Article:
By Billy Perrigo
October 25, 2017

The safety and wellbeing of African American passengers may be compromised while flying with American Airlines, according to a national travel advisory released Tuesday by the National Association for the Advancement of Colored People (NAACP).

The NAACP, a key organization in the civil rights movement, said that for a number of months it has been monitoring “a pattern of disturbing incidents reported by African-American passengers, specific to American Airlines.” In August this year, the group issued its first ever travel advisory for a U.S. state, Missouri, warning visitors their civil rights could be threatened if they entered the state.

The incidents suggest a “corporate culture of racial insensitivity and a possible racial bias” at the airline, according to the NAACP.

The NAACP cited four incidents it said showed “troublesome conduct” by American Airlines. One of these was an allegation that an African-American man was removed from a flight for responding to “discriminatory comments” from two “unruly” white passengers. Another alleged that an African-American passenger was relegated from first class to coach, while her white traveling companion was allowed to keep the first class seat she had booked.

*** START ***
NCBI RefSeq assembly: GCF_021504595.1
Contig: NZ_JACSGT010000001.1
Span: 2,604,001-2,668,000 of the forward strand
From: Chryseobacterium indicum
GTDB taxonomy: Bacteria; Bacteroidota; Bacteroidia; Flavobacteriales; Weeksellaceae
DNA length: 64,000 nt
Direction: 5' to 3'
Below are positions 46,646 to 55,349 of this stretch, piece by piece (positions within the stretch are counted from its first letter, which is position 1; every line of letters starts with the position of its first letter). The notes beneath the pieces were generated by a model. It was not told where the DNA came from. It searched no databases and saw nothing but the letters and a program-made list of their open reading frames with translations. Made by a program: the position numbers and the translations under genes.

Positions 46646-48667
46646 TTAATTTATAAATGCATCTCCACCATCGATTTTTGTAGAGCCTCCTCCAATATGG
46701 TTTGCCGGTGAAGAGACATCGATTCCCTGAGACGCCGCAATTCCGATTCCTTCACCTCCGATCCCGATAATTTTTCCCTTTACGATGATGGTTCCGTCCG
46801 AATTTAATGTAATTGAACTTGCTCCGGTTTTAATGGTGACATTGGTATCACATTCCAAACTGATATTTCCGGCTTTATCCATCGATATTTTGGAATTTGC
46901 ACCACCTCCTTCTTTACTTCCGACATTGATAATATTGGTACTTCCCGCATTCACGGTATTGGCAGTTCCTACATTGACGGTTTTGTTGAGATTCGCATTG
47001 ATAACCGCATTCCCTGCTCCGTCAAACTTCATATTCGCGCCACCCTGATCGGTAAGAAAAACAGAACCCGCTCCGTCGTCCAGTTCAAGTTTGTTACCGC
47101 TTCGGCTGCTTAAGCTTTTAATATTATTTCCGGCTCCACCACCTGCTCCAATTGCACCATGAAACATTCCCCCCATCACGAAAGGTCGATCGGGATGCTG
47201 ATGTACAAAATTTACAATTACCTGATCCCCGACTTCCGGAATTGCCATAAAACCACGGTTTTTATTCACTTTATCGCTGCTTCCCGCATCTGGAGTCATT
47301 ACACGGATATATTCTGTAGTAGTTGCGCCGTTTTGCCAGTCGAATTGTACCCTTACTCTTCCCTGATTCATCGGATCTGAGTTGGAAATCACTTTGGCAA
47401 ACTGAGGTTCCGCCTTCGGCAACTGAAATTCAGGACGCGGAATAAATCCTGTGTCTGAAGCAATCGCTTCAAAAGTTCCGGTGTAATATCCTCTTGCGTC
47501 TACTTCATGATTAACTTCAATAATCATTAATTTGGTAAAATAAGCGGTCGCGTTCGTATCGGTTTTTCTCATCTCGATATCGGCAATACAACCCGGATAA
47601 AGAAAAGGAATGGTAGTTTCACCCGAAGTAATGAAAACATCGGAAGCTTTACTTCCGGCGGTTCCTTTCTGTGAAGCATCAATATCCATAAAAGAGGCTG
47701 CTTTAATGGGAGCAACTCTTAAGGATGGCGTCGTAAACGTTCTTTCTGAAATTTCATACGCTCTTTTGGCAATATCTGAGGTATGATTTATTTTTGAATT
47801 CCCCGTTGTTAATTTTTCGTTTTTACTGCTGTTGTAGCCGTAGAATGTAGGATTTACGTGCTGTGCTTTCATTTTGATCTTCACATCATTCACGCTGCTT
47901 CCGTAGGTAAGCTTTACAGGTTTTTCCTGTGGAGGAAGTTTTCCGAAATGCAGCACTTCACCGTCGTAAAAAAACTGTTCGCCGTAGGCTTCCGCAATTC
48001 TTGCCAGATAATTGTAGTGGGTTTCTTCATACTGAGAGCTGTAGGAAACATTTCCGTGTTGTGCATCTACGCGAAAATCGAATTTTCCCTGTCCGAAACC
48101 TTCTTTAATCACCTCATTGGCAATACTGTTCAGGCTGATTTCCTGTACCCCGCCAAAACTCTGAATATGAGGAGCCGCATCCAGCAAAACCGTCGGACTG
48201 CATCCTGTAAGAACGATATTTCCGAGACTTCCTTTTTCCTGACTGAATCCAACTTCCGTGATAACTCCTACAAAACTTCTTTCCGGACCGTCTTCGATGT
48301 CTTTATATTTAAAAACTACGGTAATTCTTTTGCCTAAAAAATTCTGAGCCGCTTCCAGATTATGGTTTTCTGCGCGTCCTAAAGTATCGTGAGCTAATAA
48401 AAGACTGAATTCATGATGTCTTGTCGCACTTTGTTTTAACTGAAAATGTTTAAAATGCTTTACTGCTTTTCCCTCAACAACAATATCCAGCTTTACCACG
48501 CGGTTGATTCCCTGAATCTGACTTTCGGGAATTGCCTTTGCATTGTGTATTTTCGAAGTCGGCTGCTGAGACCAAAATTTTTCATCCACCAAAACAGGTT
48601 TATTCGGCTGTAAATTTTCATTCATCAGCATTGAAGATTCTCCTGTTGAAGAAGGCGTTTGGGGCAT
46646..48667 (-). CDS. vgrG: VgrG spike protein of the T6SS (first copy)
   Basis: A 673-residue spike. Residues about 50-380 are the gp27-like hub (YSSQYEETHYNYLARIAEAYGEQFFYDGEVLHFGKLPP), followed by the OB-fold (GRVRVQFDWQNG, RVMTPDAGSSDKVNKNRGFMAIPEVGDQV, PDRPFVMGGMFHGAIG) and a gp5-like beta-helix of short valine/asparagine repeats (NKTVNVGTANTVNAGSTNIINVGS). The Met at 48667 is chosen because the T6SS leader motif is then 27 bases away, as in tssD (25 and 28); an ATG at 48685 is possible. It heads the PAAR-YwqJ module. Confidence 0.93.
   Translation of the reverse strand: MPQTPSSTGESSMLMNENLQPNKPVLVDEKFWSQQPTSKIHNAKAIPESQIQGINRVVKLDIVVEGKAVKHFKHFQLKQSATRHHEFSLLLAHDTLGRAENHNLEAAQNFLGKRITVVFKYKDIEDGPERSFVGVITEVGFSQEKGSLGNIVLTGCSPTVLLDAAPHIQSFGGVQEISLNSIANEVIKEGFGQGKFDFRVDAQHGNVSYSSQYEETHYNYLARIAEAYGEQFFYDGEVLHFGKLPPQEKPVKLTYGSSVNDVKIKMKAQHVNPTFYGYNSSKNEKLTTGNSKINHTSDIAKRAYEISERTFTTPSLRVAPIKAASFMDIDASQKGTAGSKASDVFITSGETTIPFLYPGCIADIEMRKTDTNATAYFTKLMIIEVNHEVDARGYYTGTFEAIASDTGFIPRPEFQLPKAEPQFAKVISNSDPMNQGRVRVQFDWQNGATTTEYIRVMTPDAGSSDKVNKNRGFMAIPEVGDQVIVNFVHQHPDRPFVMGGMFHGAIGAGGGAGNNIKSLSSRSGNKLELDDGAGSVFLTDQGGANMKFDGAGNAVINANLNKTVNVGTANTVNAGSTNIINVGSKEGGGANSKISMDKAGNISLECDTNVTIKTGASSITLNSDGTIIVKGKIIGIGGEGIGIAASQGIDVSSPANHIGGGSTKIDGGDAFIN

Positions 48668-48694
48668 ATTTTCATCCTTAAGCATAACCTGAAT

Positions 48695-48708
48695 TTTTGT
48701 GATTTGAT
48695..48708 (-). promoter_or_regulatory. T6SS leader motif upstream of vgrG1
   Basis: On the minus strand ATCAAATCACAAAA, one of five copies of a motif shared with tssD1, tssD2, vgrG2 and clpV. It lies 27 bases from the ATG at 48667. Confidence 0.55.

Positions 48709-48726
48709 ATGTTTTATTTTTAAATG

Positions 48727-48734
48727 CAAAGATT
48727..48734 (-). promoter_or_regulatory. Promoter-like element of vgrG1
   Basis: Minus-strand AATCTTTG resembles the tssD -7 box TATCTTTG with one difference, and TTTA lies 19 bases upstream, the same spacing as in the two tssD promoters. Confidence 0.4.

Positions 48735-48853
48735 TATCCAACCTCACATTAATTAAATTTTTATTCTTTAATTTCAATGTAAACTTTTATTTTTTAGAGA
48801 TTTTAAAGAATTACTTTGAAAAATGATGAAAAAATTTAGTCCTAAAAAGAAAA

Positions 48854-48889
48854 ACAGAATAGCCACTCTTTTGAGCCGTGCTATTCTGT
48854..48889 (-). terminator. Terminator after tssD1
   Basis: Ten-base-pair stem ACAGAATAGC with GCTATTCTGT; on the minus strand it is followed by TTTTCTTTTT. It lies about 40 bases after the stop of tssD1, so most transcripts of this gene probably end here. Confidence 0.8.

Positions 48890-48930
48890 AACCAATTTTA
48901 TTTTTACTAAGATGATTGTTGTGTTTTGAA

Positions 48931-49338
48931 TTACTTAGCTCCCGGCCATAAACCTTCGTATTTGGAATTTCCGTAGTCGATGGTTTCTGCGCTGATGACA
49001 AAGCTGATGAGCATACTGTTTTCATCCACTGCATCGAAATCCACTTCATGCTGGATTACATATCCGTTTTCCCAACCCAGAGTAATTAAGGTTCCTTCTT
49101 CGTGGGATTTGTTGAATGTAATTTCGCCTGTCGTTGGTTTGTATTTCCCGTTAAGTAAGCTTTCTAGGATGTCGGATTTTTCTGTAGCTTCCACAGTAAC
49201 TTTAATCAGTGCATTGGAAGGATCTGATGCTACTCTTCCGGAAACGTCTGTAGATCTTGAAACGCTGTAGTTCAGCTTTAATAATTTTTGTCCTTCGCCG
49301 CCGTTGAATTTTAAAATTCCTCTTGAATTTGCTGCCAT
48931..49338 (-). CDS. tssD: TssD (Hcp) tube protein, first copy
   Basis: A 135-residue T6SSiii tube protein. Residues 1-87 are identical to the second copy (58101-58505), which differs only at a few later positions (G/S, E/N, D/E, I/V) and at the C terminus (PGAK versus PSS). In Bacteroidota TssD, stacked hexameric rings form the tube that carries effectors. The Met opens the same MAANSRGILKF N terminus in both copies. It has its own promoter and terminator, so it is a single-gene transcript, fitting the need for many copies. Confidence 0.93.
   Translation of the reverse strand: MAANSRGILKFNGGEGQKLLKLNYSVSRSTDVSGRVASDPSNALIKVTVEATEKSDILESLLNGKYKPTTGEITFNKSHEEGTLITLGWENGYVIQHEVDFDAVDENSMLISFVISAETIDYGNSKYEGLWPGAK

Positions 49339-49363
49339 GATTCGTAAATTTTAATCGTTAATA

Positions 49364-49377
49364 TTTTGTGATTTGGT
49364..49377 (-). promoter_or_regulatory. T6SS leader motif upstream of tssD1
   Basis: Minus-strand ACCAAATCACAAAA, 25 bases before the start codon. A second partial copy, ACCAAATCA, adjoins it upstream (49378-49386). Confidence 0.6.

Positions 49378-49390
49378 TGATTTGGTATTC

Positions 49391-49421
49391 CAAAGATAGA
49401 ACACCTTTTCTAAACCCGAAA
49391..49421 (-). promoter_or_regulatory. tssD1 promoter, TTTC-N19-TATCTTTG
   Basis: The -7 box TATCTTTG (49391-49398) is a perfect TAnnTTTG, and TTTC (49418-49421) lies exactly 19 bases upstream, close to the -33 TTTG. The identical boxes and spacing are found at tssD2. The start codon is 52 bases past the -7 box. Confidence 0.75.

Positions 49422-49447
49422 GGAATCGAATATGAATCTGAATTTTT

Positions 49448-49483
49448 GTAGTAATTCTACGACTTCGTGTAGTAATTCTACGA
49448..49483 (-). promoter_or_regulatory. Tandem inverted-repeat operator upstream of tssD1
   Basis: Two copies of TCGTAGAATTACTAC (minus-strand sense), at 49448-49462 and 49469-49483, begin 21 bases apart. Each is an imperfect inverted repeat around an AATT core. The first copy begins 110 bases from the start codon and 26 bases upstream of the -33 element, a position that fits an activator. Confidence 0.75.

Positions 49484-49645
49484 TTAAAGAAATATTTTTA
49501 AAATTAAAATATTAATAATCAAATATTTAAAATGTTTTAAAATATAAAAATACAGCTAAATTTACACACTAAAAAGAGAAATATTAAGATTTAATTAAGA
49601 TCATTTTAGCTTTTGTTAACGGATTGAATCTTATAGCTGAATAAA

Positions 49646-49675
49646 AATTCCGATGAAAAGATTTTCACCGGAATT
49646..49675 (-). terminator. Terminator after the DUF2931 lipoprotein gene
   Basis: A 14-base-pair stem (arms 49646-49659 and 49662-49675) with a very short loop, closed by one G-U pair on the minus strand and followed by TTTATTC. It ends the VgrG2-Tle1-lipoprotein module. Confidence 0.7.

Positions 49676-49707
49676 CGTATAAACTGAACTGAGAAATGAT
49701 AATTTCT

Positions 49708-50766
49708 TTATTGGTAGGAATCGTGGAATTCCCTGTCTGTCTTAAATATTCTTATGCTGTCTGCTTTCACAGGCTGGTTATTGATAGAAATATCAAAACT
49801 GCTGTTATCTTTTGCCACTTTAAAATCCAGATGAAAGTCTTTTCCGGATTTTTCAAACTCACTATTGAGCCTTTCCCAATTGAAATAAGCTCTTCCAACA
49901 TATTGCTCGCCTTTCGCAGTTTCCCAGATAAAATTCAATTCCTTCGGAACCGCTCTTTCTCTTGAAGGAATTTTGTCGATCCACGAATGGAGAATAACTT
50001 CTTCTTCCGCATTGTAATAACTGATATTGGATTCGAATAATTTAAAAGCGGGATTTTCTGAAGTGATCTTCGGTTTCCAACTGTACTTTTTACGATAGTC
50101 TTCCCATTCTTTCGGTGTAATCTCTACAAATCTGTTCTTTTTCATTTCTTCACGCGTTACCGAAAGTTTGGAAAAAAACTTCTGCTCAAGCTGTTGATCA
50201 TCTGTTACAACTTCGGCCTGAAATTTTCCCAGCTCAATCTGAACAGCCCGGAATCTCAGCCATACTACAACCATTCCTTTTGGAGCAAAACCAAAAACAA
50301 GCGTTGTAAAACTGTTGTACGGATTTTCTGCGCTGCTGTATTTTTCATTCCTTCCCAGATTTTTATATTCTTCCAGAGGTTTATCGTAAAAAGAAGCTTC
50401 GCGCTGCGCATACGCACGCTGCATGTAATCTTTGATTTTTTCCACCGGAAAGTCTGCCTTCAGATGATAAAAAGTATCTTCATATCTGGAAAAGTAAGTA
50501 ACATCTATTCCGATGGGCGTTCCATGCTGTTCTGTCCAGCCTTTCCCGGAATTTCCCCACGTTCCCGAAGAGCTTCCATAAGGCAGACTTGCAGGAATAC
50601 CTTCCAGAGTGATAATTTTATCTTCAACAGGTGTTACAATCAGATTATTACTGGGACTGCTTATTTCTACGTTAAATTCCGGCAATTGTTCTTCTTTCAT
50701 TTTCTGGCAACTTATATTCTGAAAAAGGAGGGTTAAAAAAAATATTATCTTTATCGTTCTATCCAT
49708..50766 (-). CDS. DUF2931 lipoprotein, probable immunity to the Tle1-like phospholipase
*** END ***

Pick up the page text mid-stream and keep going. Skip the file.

The group said it was concerned that the cases it cited were only the tip of the iceberg in terms of the airline’s treatment of black passengers.

“The NAACP deplores such alarming behavior on the part of airline personnel,” they continued. “We are aware of these incidents only because the passengers involved knew their rights, knew to speak up and exercised the courage to do so promptly.”

Derrick Johnson, President and CEO of the NAACP, said: “All travelers must be guaranteed the right to travel without fear of threat, violence or harm. The growing list of incidents suggesting racial bias reflects an unacceptable corporate culture and involves behavior that cannot be dismissed as normal or random.”

He called for American Airlines to meet with him to talk about the problems, and said the national travel advisory would remain in place until the NAACP’s concerns are addressed.

The CEO of American Airlines responded on Wednesday, saying he was “disappointed” to hear of the NAACP’s travel advisory, and was “eager to meet with [the NAACP] to listen to their issues and concerns.”

Write to Billy Perrigo at billy.perrigo@time.com.

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